by Giles Strong

The week before last I was presenting an update of some of my analysis work to the rest of my group. The work involved developing a neural-network to classify particle-collisions at the LHC.

I mentioned that as part of processing the input data, I rotated all the events to have the same orientation; the detector has rotational symmetry in the plane transverse to the beam axis, and so the collision events can be expected to be produced uniformly across the azimuthal angle. By rotating the events to have a common orientation I remove the need for the classifier to learn this symmetry.

I also explained in passing that the alternative way to utilize this symmetry would be to apply random rotations to the events each time they are used. The classifier still has to learn the symmetry, but one can continually generate new training data. In terms of machine learning terminology, this would be train-time data-augmentation – making changes to a data-point in order to highlight some invariance to the classifier. For image recognition this could be zooming, flipping, rotating, or altering the colour levels:

The cattiness (and grumpiness) of this image is preserved under several transformations.

These alterations can also be applied at test-time (test-time data-augmentation); it’s possible that the classifier might still contain some kind of bias (e.g. training images had cats all facing in one direction – real-life cats can face in multiple directions, or even more simply the test images are of different dimensions or aspect ratios to the training ones), so by taking the average prediction of the classifier for a set of augmentations of each image, it’s performance should be further increased.

I realised I’d never actually tried the random-rotation method; setting events to a common orientation had been easier to implement and gave a reasonable improvement so I had stopped there. I also wanted to try and see whether test-time augmentation could give an improvement when applied to HEP data. At the same time I was wondering whether there were any other symmetries I could exploit.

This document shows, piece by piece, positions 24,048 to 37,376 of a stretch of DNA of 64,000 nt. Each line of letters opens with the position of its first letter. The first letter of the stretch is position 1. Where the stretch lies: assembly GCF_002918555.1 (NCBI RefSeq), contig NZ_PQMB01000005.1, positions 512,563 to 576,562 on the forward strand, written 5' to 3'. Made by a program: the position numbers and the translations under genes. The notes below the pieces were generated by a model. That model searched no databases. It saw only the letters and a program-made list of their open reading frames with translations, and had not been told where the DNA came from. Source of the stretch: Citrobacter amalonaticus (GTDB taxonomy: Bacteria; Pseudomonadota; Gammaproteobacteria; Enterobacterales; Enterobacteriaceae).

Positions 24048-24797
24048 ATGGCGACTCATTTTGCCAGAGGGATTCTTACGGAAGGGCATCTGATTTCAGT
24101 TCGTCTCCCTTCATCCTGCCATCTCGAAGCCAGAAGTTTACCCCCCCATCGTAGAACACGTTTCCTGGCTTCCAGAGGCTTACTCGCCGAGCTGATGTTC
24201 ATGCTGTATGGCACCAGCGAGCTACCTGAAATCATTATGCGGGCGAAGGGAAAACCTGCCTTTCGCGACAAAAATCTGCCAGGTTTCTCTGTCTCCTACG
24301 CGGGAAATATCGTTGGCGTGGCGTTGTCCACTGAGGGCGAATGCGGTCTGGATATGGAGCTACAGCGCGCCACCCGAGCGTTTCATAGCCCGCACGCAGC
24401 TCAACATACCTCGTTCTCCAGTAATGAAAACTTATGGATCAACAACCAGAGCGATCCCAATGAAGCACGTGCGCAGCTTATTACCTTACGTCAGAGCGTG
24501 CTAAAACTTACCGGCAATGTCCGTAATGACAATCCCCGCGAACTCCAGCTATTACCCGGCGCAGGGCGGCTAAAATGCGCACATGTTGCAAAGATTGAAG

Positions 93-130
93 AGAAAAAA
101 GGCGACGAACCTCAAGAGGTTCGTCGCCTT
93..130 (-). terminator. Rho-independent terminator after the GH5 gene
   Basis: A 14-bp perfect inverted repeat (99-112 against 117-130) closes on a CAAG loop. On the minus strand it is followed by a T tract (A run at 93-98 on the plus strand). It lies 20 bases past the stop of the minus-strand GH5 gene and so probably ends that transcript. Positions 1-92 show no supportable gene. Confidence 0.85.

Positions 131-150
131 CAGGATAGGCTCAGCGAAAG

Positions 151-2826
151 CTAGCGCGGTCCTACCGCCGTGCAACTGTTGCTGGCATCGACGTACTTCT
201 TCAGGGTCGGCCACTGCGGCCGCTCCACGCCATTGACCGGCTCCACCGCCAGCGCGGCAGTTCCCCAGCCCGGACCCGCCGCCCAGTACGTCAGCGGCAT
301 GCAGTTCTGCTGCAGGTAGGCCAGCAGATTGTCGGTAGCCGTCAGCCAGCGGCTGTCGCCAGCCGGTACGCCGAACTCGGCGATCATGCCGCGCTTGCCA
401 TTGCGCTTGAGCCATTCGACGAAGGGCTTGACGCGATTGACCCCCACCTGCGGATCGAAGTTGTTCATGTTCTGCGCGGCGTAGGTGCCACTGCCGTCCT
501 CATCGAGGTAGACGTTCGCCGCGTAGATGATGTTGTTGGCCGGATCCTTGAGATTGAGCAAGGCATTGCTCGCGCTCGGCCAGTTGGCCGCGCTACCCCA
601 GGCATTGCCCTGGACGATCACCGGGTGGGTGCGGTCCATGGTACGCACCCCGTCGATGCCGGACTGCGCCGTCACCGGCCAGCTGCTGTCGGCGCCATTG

The LHC collides beams of the same type of particle at equal energy approximately head-on, the events should therefore exhibit a forwards/backwards symmetry (easily checked by looking at the eta-distributions of final-states) – flipping events in z-axis is therefore a valid transformation. So is flipping in either the x- or y-axes (flipping in both and rotating can reproduce the original event).

Transverse projection of a generic event. Rotating and flipping the event produces a new, but physically valid event, since validity only depends on the relative angle between particles in the event.
Longitudinal projection of a generic event. The LHC beams are symmetric, so new events can be created by flipping the event in the z-axis. N.B. The vector of missing transverse momentum (dotted red) has no longitudinal component.

Readers may remember my last post in which I attempted the HiggsML challenge (an old physics-based Kaggle challenge). I’ll return to using this challenge data since it is public and contains a few subtle details.

This challenge was where I’d first tried setting a common azimuthal orientation and so as an initial test, I kept the common orientation and trained a new classifier applying flips in the x-, y-, and z-axes (since I have already rotated, flips in both x and y can produce new events).

Over cross-validation, the classifiers reached lower losses than they previously had. When I applied test-time augmentations, the performance on the validation was slightly better, too. Submitting prediction on the test data to Kaggle I got the highest private score I’d ever managed. Unfortunately, the public score was worse than some of my earlier submissions.

As a side note: It seems that many people had found large differences between their public and private scores and indeed between their validation and public scores. This seems to be due to the relatively noisy scoring metric and the public score being based on only 18% of the entire testing data. The take-home recommendation appeared to be to have a rigorous cross-validation procedure in place, and some method of ranking one’s solutions which didn’t rely too much on their public scores (entrants could only submit two solutions for final scoring).

Screenshot from 2018-04-19 16-53-11
Public and private AMS values for testing data at various cuts on the classifier. Maxima of each are offset, so optimising the cut on the public result will not give the best performance.